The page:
PORTLAND, Ore. - Don't worry, Laila Ali. Amy Drew has no intention of becoming a professional female boxer. She's simply in the ring for the exercise. Drew, director of communications for the Credit Union Association of Oregon, has been heading to a neighborhood gym for almost eight years to warm...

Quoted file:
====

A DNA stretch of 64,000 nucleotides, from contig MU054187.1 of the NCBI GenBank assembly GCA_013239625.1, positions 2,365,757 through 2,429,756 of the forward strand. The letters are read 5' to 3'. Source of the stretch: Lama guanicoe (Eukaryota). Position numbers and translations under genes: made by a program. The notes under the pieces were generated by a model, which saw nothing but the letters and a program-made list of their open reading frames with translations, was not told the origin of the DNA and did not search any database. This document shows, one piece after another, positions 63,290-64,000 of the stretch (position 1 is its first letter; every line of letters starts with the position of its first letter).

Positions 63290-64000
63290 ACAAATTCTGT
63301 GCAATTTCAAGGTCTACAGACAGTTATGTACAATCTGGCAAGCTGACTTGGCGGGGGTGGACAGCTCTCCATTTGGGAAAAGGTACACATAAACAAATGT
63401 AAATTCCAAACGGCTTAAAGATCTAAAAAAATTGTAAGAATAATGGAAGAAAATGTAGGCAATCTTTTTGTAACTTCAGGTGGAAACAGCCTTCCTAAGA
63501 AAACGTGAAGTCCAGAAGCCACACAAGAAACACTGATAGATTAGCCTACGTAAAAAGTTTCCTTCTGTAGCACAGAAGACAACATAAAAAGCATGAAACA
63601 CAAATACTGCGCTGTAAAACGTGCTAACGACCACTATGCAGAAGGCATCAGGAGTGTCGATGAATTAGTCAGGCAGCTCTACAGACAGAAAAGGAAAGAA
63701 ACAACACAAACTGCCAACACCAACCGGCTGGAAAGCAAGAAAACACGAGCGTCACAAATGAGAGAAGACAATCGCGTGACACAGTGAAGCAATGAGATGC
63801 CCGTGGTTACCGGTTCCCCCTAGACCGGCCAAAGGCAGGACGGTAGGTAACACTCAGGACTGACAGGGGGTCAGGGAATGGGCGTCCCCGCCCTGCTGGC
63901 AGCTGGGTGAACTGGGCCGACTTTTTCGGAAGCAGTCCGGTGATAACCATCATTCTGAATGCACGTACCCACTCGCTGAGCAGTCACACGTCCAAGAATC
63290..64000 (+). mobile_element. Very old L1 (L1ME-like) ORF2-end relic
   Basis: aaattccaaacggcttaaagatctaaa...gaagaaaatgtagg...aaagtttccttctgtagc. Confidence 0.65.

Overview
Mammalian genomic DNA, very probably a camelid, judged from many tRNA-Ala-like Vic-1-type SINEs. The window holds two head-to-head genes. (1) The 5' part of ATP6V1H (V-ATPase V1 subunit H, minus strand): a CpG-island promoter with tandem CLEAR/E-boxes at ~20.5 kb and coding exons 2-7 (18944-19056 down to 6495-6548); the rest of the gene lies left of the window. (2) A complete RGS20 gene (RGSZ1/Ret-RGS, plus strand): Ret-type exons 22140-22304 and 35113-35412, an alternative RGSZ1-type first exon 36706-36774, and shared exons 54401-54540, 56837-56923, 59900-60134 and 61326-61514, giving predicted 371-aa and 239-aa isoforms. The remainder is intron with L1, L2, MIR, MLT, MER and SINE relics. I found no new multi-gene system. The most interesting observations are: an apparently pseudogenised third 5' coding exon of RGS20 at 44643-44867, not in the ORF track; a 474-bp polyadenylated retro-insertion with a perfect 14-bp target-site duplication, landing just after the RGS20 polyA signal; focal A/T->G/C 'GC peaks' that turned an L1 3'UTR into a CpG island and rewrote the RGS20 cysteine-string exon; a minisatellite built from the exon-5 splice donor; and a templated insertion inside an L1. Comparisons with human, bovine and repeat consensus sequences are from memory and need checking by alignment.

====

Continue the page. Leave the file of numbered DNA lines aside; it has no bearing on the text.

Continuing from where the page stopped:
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PORTLAND, Ore. – Don’t worry, Laila Ali. Amy Drew has no intention of becoming a professional female boxer. She’s simply in the ring for the exercise. Drew, director of communications for the Credit Union Association of Oregon, has been heading to a neighborhood gym for almost eight years to warm up, then gets in the ring for a round of boxing. She credits a good friend for getting her involved. “She lived next door to me at the time and she learned about boxing classes available for women at the local community center. I hadn’t heard about the classes, but I had been reading in a few magazines there was a trend to women exercising by boxing,” Drew recalls. “I was interested in finding out about that and my friend told me she had located a class and asked if I wanted to try it out with her.” Drew and her friend discovered they were pioneers. The class was small the first couple years, with one group of perhaps five women meeting two nights a week. Today there are two classes in a row four nights a week and each session is packed with 12 to 18 women. Participants sign up for Monday and Wednesday or Tuesday and Thursday from 7 to 8 p.m. or 8 to 9 p.m. Drew has been active in sports throughout her life, but never enjoyed going to a gym simply to march from station to station. Boxing holds her interest and provides a good workout. “It’s the same instructor and the same workout given to folks who are actually training to be professional fighters. It’s different every time you go. I’ve made friends and we have fun. The guy who is coaching it is a professional fighter,” she explains. The women don’t fight each other. They punch the large and small bags, lift weights, do sit-ups and pushups, toss a medicine ball, then finally each get into the ring for a three-minute round with the coach. How do people react when they discover she boxes? “It’s a mixed reaction,” Drew says. “I’ve been doing it so long most of the people I already know aren’t surprised. They’re starting to see Mohammad Ali’s daughter and other women boxing. But when I meet somebody new, the first thing they ask is, `Kickboxing?’ Kickboxing has become such a trendy thing to do. I have to explain I’m involved in `real’ boxing. “After taking this class, I realize how much goes into it. Every part of your body has to be toned up and your mind has to be right there to remember how to breath, what direction to move and what to do,” Dres says. -
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